Except that it is almost never worth it to mix Al with Cu. I agree that it will perform about the same, but its worth the extra weight to not worry about antifreeze.
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Unread 09-30-2001, 07:47 AM   #7
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Man i know many professionals who would be jealous.
Everything from the quality of your work to clean and pro photographs is top notch. Come on, make money out of it !
(ok i confess, i'd like to buy stuff like this)
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Unread 09-30-2001, 07:54 AM   #8
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What about 2 component epoxy glue on two part of ALU waterblock. I use it a lot.UHU plus endfest 300 is excelent, I just put everything in the oven at 100°C and in 20 min I've got bond that can hold 2500N/cm2 which is more than enough for this kind of use.
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Unread 09-30-2001, 08:30 AM   #9
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SureFoot
Thanks, better milling equipment would be nice, but all I'm trying to prove is it doesn't require super expensive tooling or skills to produce stuff like this, Just some time effort and dedication.

morphling1
Most glues even epoxies are not recommended for continuous immersion. Also mixing metals especially aluminium and copper is bad if you want a water only system. If you are going to use epoxy maybe a thermal transfer type would be better like Artic Silver.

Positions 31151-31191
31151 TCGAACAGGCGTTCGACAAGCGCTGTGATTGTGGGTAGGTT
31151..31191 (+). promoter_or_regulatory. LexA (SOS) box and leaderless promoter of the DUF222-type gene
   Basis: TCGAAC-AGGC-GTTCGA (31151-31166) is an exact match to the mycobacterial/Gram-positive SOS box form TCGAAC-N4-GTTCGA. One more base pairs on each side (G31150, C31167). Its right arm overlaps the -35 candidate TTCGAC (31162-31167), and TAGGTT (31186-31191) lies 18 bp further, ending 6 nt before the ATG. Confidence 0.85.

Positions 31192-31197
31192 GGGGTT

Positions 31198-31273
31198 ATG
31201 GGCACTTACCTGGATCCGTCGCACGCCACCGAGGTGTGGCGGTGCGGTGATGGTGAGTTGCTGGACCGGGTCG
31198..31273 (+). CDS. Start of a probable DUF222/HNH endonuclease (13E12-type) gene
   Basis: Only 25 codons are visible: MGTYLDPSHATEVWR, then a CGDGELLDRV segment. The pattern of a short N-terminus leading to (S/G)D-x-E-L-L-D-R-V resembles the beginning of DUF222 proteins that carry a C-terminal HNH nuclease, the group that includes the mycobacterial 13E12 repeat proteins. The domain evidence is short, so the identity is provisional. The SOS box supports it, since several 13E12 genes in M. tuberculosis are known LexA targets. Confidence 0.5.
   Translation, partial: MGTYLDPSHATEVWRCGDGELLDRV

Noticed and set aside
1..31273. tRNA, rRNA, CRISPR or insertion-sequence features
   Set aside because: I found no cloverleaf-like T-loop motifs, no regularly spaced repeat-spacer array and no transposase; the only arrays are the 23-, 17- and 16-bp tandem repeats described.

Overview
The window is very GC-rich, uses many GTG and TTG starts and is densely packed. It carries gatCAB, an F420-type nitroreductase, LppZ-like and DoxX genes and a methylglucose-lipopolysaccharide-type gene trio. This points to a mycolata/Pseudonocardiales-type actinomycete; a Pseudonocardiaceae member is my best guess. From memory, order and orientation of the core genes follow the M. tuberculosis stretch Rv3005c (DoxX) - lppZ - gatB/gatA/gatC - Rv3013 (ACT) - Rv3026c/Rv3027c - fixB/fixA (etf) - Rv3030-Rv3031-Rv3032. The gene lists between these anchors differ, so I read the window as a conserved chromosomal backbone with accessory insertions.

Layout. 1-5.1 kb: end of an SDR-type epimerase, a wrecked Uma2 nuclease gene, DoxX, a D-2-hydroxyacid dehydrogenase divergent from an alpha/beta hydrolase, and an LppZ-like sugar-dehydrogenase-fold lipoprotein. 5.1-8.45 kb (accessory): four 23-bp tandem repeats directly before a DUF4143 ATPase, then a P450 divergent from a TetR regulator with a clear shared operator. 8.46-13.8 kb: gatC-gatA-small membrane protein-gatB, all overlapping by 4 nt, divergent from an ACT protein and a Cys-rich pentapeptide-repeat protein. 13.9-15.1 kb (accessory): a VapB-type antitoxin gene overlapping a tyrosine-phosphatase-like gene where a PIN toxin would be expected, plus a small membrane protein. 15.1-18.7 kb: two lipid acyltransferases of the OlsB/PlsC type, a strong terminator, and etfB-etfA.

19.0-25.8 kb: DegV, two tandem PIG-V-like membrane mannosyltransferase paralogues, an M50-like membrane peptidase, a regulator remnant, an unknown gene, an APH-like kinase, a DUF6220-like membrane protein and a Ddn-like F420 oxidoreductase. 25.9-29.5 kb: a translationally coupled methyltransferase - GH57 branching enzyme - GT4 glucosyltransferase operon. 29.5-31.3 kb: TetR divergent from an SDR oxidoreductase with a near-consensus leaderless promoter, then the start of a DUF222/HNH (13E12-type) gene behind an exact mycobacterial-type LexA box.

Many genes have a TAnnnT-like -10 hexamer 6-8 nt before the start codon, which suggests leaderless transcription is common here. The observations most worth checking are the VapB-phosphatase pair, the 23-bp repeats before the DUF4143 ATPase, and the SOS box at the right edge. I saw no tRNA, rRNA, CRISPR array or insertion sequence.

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Unread 09-30-2001, 10:08 AM   #10
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The epoxy I mentioned before is resistant to water,chemicals like diluted acids, gasoline, many solvents ... and only the edge of the joint is in direct contact with water and in no way could water penetrate through. I didn't mean mixing metals, I meant glue all aluminium water block, bottom part with channels and the flat top. I don't know how arctic silver epoxy is resistant, but I don't think it's better than epoxy that can be used in all kind of enviroments.
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Unread 09-30-2001, 12:30 PM   #11
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If you are happy using an epoxy on its own so be it, I wouldn't personally. "Resistant" is a the key word and if the Glue, Epoxy etc, is the only bond holding in all together I would not trust it over a long period of immersion as this could slowly break down the bond until one day it just falls off. Probably wont happen but it's another possible reliability "risk" I'd rather rule out.

Mixing metals was referring to different blocks in the system. If a water only system is required then all the blocks rad and everthing in the system needs to be of one metal type to avoid galvanic corrosion, and copper is preferable over alu for performance.

I wasn't suggesting Artic silver was a better epoxy but it will at least transfer heat rather than act as a insulator of it. I used it as a seal on the first block that is held together with screws.
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Unread 10-01-2001, 10:06 AM   #12
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Absolutely amazing!
i need to get some tools.
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Unread 10-01-2001, 07:10 PM   #13